NEW YORK—Even as the number of COVID-19 cases across the U.S. decline and the number of Americans who have completed the vaccination regimen rises, the eyecare segment continues to see challenges along the pathway toward a full recovery to pre-pandemic levels, according to the findings of Wave 22 of the Coronavirus ECP Survey conducted April 26-30, 2021, by Jobson Research. Notably, 75 percent of the respondents to Wave 22 said they believe their practice currently has capacity to see more patients, with the average respondent indicating the practice could see 26 percent more patients.

In addition, key metrics—such as profitability per patient, patients per day and optical sales —for many practices show that business and patient activity is running slightly behind April 2019 levels, but have rebounded significantly from the lows experienced in April 2020. Profitability per patient was down 2 percent in April 2021 when compared to April 2019, and the number of patients per day was down 6 percent in April compared with April 2019, according to survey respondents.

On a positive note, respondents reported that “capture rate” in April 2021 was the same as the level reported in April 2019.

Among the 25 percent of respondents who said their practice does not have capacity to serve more patients at this time, almost half of the respondents (45 percent) indicated that “a lack of staff” was a primary reason for not being able to see more patients. Only 10 percent of respondents said it was “a lack of patient traffic” that was contributing to the practice seeing a below-capacity level of patients.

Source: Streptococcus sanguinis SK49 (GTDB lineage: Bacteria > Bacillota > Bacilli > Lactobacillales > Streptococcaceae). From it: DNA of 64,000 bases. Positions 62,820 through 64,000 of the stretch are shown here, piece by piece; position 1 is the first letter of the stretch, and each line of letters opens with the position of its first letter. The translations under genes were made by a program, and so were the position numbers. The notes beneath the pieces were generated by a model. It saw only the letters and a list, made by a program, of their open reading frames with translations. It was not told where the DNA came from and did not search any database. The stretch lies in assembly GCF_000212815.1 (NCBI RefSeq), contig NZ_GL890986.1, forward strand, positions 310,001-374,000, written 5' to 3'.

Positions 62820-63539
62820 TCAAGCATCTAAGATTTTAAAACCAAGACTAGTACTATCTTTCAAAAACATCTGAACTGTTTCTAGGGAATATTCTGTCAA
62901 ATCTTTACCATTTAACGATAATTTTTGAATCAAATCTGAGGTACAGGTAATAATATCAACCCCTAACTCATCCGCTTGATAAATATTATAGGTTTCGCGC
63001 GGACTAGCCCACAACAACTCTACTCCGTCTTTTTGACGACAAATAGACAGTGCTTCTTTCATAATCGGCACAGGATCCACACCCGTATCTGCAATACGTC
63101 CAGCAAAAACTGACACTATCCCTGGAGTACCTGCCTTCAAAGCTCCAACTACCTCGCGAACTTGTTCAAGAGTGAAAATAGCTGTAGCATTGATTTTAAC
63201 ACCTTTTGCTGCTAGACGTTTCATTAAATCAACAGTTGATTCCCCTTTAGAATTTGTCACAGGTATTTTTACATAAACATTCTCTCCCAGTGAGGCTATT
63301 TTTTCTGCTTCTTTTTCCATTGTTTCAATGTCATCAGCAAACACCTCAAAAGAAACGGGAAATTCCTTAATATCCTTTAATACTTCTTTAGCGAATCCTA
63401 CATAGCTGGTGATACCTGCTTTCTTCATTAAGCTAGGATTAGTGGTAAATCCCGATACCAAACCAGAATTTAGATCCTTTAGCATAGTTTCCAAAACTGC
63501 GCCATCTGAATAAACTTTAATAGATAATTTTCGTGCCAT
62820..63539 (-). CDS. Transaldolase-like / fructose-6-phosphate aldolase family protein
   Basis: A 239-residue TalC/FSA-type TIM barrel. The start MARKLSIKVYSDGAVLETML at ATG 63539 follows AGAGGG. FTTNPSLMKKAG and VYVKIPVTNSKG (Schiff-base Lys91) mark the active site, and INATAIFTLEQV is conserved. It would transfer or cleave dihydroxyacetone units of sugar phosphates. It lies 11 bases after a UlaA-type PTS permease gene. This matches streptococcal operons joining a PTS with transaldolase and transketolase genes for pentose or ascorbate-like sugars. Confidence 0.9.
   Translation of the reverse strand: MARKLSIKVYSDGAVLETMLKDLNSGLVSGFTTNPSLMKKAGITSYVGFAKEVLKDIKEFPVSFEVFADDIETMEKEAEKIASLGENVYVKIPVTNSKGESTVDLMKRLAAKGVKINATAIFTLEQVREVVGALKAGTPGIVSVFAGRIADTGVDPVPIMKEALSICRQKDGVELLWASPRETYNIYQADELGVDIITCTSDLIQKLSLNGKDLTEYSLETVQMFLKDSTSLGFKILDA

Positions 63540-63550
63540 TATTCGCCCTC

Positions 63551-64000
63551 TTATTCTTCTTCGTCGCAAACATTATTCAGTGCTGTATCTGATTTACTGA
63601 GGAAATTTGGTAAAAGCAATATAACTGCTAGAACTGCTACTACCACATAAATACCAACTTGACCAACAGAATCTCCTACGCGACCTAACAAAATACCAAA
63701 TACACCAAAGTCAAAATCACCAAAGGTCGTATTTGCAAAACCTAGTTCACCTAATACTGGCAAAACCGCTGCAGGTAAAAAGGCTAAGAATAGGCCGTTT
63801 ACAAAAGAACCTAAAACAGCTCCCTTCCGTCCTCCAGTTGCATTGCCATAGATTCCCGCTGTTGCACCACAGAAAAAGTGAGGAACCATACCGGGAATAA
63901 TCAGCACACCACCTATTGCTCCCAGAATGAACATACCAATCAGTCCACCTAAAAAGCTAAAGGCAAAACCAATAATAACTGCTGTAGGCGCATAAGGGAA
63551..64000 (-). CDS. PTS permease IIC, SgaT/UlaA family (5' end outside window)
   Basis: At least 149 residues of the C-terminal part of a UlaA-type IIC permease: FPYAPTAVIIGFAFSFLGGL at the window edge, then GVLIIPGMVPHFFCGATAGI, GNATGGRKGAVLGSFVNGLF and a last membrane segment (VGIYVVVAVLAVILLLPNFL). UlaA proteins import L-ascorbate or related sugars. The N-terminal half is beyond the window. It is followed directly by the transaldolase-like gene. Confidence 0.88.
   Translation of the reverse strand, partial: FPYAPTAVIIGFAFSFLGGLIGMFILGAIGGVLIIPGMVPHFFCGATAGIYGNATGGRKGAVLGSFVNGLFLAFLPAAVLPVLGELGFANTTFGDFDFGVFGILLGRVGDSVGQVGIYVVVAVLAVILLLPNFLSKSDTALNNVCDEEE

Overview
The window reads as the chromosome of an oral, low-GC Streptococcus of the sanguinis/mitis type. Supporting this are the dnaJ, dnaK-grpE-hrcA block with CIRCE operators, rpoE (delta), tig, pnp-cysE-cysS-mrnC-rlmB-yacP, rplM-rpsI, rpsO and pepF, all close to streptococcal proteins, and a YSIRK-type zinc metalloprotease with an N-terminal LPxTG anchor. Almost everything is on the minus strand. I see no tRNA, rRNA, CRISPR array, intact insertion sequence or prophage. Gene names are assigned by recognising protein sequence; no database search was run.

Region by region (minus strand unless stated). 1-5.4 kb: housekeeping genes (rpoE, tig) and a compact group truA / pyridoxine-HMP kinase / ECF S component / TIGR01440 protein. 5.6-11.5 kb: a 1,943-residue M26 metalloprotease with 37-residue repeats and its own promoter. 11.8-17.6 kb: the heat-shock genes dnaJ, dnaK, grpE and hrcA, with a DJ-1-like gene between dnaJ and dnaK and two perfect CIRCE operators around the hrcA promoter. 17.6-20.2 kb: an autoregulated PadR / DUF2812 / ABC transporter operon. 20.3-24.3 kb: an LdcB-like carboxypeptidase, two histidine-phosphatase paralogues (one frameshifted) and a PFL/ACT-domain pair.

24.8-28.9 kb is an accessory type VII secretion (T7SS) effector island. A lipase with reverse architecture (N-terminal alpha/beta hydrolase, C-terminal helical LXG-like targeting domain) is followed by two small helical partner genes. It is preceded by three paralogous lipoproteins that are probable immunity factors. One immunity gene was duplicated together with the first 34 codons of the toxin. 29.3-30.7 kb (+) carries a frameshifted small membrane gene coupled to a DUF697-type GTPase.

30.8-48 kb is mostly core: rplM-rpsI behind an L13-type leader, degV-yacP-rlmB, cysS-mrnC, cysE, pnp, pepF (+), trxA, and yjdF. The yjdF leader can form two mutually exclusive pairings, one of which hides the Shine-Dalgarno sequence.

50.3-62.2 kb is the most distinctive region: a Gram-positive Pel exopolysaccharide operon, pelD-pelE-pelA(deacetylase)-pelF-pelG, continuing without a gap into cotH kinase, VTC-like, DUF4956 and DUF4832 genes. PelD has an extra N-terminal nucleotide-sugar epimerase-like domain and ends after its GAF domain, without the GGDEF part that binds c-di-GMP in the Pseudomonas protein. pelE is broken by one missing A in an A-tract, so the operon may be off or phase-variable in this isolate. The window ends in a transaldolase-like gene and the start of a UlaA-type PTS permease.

However, another positive trend indicated in the responses is the number of practices that are now seeing walk-in patients for both eye exams and dispensing or eyewear purchases. Almost one-third (32 percent) of respondents said their practice was accepting walk-in patients for eye exams, a slight uptick from the 30 percent taking walk-in patients in the March 2021 survey (and only 26 percent in the February 2021 survey).

For walk-in patients in the dispensary, 63 percent of respondents said they accepted walk-in patients for eyewear dispensing or purchasing, which is up from the 58 percent of respondents in both the March and April surveys.

Respondents to the survey also noted a declining inclination to implement telehealth into the practice, with the number of respondents in favor of this option dropping to 29 percent from March 2021’s 33 percent. Only 13 percent of respondents indicated that they had billed for telehealth services in the past two weeks.

One significant, and possibly worrisome, trend is the number of respondents who indicated that they have noticed ocular changes in patients who have been diagnosed with COVID-19. In the April survey, 18 percent of respondents answered “yes” to the question about ocular changes, which marked a high point in this number since the question was first asked in the November 2020 survey (only 7 percent had noticed ocular changes in COVID-19 patients at that time).

Jobson Research has been regularly surveying ECPs and optical retailers since the COVID-19 crisis and shutdowns began in mid-March 2020. The respondents to the April survey (515 overall) identified primarily as optometrists (54 percent) or optician/ dispenser (37 percent), and were 60 percent female.

Among the respondents, 63 percent said they are affiliated with an independent or single-location practice.

Go to VM's Coronavirus Briefing section where you can catch up on all of the 2020 and 2021 Jobson surveys.

Click to view a PDF of the full Wave 22 survey results.